ingratiate himself with them. It would be well for Virtue and Religion, if this humour would lay hold generally of our overheated bigots, and send them to cool themselves in the Indian Marshes. I fancy that Venn and Webster would make a very entertaining as well as proper figure in a couple of bear-skins, and marching in this terror of equipage like the Pagan priests of Hercules of old :

Jamque Sacerdotes primusque Politius ibant,

Pellibus in morem cincti, flammasque ferebant. Dear Sir, do me the favour to believe that nothing can be more agreeable than the hearing of you, but the hearing from you; and that I am your very affectionate and obliged humble servant,


*** The Collection of Letters to Mr. Des Maizeaux, from which those of Mr. Warburton are extracted, principally written by persons of considerable literary eminence, fills nine large vo. Lumes; (see Ayscough's Catalogue, 4281—4289). — A Letter or two from Mr. Des Maizeaux to Mr. Birch will be found in a future page of this volume.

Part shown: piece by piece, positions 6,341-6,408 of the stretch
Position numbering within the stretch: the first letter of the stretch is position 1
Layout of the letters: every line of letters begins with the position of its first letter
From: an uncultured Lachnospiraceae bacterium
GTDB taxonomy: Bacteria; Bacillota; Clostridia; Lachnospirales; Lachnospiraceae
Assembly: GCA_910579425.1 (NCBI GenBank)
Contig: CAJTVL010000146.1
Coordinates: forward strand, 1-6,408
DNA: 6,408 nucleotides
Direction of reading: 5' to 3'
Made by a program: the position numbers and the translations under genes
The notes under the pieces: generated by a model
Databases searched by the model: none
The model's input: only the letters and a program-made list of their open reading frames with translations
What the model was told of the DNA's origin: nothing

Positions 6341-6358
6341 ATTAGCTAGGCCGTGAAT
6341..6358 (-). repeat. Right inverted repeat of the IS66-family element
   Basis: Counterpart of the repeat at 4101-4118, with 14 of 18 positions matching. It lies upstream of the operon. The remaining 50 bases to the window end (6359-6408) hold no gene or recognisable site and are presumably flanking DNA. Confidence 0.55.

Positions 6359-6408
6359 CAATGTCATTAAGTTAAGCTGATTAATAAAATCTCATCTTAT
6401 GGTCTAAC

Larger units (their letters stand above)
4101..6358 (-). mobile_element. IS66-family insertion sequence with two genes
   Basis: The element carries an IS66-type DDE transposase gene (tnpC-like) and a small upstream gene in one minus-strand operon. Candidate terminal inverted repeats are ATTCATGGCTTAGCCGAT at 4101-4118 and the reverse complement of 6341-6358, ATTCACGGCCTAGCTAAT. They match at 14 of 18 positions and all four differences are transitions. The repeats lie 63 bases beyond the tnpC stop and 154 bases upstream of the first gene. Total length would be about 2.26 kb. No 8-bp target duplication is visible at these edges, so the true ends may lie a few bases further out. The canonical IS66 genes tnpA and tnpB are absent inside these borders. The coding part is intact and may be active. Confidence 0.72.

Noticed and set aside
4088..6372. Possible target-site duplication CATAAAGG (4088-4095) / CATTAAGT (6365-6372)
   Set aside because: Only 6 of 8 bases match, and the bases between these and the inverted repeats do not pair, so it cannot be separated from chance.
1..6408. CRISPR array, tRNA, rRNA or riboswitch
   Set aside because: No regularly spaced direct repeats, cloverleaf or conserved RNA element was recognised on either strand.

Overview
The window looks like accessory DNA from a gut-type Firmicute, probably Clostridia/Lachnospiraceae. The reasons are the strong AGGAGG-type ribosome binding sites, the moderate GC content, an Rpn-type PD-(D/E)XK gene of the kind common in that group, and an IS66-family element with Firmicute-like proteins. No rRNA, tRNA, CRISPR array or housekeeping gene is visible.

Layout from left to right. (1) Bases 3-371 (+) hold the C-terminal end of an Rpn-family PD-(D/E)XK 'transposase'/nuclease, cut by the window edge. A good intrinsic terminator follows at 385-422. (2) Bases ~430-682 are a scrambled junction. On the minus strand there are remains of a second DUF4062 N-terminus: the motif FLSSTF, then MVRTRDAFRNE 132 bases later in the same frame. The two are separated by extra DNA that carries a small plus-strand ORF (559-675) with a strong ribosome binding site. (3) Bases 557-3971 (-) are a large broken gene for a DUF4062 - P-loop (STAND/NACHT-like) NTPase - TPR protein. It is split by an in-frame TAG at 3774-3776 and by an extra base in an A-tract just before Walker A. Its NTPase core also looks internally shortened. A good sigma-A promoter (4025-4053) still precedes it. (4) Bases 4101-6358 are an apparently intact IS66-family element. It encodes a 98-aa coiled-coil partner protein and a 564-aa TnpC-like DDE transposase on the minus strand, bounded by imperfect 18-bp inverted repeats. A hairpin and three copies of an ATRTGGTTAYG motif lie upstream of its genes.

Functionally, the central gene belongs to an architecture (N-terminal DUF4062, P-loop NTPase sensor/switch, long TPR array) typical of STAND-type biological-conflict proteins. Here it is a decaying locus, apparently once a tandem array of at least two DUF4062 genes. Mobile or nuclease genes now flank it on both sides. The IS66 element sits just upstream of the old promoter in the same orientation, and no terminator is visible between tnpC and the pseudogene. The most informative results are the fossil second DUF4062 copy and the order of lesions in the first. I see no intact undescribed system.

To the Rev. Mr. THOMAS BIRCH, in St. John's

Lane, Clerkenwell, London.

Newarke, Aug. 4, 1736. I RECEIVED the very agreeable favour of yours of the 15th past, which I should have acknowledged much sooner, had not a journey of ten days, from which I am just now returned, prevented me.

You may freely command me in any thing you may imagine me capable of serving you, towards the perfecting the very useful work you are engaged in t. What I could supply you

with in